We went with four 5 inch mini pies, but you could use the same recipe and bake one 9 inch pie instead if you don't have the mini pie pans. We went with a simple apple and pear filling, and a basic dough recipe that is totally my go to due to how easy it is to work with. If you are going to do a thin lattice or use a pasta maker to cut your strips I do recommend working your dough a little more than you would at the flour and butter stage to ensure that it is a little more sturdy and holds together nicely when you are latticing. Dough tends to develop weak points where the chunks of butter are, so you want to minimise this to make sure that it is nice and easy to work with. 

The Herringbone pattern isn't too tricky once you get the hang of it - it is essentially fold three strips back, leave three down, and then place your horizontal strip. The only thing that changes is how you start each line, which gives you variation in the strips folded back, and makes the pattern. It takes some careful reading of the pattern at the beginning but once you get the hang of it it will all make sense and the pattern develops quite quickly. I follow Stella's tutorial, which explains it extremely well, so instead of writing my own, I highly recommend following that. Have fun with it! It looks very fiddly at the beginning, but it will all come together! Promise. Head over to Michelle's blog to check out her shots!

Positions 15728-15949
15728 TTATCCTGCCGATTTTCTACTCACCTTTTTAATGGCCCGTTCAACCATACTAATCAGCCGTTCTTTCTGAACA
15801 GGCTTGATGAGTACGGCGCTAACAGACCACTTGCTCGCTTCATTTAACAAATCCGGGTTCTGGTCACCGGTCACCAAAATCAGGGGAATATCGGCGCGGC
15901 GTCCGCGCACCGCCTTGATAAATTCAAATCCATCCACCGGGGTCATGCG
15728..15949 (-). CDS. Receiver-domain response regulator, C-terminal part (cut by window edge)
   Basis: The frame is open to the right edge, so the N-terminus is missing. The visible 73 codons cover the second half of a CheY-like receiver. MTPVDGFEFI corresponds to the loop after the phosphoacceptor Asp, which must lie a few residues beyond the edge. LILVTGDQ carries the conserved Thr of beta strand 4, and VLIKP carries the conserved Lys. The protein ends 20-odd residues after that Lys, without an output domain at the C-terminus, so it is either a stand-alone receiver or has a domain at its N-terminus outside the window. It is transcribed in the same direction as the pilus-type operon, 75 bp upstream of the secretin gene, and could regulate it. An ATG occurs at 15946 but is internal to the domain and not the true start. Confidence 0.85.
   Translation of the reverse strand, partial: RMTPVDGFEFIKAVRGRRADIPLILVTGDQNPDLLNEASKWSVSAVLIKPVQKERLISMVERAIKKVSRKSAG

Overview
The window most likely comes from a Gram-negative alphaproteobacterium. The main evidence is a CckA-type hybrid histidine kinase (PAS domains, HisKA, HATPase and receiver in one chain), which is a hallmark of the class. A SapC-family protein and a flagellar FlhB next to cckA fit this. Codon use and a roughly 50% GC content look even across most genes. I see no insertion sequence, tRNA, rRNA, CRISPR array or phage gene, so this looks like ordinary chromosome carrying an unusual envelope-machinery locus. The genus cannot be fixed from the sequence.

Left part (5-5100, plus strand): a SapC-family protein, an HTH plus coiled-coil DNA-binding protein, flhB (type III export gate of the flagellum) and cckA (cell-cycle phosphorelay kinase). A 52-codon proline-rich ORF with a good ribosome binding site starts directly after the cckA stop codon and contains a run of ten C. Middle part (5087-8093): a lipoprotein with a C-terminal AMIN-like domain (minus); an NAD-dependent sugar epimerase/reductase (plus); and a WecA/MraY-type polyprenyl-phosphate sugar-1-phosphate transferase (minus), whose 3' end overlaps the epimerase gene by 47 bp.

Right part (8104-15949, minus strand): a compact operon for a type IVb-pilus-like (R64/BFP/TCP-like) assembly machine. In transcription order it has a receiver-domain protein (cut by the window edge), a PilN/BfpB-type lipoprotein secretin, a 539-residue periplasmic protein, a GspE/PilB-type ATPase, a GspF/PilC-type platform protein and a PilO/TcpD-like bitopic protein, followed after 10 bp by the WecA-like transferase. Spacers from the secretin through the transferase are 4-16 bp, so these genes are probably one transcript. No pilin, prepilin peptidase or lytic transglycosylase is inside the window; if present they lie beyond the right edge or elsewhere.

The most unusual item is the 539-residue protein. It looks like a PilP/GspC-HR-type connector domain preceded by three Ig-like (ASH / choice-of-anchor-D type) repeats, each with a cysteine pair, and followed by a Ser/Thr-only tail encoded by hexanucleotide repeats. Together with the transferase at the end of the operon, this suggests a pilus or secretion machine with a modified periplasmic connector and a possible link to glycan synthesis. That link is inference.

Apple and Pear mini pies
- Makes four 5 inch pies - 


Pie dough recipe from Four and Twenty Blackbirds

Pie Dough
2 1/2 cups (390g) all-purpose flour
Pinch of Salt
2 tsp (8g) sugar
2 sticks (226g) cold unsalted butter, cut into cubes
1 cup (240ml) cold water
1 cup ice
1/4 cup (60ml) apple cider vinegar

Pie Filling
2 large firm baking apples
2 large firm pears
Juice of one lemon
3 Tbsp (36g) granulated sugar
2 Tbsp (30g) raw sugar
4 Tbsp (25g) all-purpose flour
1 tsp cinnamon

Egg Wash
1 large egg, whisked with 1 Tbsp water